Jean Halloran, Consumer's Union, had the opening statement in the second Food Dialogues Panel in New York City, this week and she characterized the use of antibiotics in livestock and poultry production as part of a "crisis situation with antibiotics." Halloran notes that antibiotics are losing their efficacy and there are problems with resistant bacteria that lead to illnesses that cannot be cured.
"We discovered that 80% of the antibiotics used in this country are used for animals, and primarily for growth promotion and disease prevention," Halloran says. "We need to see this change."
The panel was the second of three held as part of the U.S. Farmers and Ranchers Alliance series of Food Dialogues. This series was held in New York City and covered media, antibiotic use and biotechnology use as well.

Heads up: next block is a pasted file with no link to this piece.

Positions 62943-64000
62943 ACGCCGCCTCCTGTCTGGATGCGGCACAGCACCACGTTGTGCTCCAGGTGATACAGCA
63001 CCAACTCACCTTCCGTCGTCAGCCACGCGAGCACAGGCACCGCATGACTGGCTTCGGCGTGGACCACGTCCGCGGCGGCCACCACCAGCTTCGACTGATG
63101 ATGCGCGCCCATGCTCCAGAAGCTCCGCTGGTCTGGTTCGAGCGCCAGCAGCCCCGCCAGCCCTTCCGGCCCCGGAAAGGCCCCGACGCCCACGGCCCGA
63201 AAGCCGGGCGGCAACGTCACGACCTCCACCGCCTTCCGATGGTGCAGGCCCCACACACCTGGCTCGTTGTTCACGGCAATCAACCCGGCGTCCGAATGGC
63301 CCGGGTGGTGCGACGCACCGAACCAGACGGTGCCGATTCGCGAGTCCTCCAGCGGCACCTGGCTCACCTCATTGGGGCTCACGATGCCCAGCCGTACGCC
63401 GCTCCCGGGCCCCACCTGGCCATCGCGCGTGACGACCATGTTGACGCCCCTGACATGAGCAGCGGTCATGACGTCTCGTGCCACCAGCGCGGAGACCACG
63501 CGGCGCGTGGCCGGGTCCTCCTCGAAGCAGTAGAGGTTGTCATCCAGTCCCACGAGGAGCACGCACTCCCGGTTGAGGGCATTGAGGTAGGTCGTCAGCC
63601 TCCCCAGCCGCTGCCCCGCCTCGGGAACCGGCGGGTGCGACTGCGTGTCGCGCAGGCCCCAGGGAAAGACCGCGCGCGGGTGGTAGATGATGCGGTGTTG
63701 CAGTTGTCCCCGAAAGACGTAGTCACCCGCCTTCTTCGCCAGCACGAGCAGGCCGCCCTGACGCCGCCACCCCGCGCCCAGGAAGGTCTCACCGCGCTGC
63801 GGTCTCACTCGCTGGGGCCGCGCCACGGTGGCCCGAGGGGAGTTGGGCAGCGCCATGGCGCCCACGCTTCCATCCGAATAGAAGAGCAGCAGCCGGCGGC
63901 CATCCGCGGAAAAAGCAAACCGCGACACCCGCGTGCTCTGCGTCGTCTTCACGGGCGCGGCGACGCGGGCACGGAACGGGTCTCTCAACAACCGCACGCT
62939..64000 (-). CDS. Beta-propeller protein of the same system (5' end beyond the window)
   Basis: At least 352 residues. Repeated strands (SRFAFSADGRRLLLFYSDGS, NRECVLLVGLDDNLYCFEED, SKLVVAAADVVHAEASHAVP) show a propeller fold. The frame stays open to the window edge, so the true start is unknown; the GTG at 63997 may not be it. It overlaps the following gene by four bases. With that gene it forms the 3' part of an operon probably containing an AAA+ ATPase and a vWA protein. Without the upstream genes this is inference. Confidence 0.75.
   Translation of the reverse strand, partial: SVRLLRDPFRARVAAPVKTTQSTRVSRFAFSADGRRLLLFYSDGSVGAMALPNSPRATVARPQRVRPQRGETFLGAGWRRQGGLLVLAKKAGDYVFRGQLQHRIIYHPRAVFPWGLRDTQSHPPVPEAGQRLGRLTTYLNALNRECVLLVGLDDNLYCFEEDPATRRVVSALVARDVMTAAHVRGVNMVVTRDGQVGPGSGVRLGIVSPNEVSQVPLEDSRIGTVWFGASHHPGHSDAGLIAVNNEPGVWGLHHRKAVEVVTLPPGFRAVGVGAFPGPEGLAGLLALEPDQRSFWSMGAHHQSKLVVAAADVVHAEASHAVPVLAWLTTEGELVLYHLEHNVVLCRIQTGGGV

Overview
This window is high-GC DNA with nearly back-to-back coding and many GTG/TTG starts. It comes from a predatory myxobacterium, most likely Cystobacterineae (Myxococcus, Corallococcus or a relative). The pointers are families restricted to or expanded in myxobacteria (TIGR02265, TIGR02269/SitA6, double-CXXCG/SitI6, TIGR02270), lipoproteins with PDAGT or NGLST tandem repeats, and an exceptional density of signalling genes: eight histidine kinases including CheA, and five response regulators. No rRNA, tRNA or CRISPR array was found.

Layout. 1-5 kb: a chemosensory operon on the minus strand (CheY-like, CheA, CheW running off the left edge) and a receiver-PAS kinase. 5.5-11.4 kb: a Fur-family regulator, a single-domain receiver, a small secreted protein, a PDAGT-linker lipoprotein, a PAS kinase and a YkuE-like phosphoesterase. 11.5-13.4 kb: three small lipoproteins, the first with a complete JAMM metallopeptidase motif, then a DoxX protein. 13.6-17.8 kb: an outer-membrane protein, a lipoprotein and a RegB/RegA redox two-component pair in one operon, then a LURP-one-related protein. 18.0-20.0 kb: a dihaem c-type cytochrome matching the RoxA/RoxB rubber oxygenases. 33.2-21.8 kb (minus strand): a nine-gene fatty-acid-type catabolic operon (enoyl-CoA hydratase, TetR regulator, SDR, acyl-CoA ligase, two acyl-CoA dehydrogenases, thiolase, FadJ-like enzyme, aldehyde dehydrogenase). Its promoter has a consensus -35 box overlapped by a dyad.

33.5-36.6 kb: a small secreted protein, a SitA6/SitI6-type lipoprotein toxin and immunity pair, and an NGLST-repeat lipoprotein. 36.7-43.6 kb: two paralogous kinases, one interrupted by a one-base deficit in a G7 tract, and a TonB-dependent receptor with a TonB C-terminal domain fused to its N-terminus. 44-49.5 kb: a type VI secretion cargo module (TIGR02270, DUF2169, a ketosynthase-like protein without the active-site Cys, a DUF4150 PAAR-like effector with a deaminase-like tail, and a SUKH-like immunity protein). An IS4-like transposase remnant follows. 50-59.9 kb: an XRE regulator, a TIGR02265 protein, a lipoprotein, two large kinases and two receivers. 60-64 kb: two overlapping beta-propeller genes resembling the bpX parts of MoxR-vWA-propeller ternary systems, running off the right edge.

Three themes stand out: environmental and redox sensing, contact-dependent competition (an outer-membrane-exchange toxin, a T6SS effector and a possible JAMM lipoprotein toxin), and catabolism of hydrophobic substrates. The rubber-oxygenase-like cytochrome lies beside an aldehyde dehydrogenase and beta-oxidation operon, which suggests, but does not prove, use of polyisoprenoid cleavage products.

Halloran's 80% figure became a bone of contention for the diverse panelists on the program including a veterinarian from the American Veterinary Medical Association; a farmer-veterinarian, a pediatric nutritionist and an Iowa pork producer. When challenged on the 80% figure, Halloran noted the assertion was based on numbers reported by manufacturers to the U.S. Food and Drug Administration.
Consumers Union is dedicated to removing antibiotics from livestock use - except for treatment of disease - and is pushing a program where at least half the super markets in the United States sell meat as part of a meat without drugs campaign. The idea is to drive the supermarkets to demand such a product.
The discussion, which was lively at times, took a good, close look at the issue at hand. Antibiotics have a role in preventing disease, but when asked by moderator Ali Veshli, CNN's chief business correspondent, what they would do if antibiotics were banned for all but treatment uses tomorrow, the responses from the pork and dairy producer were similar: They would worry about the welfare of their animals first.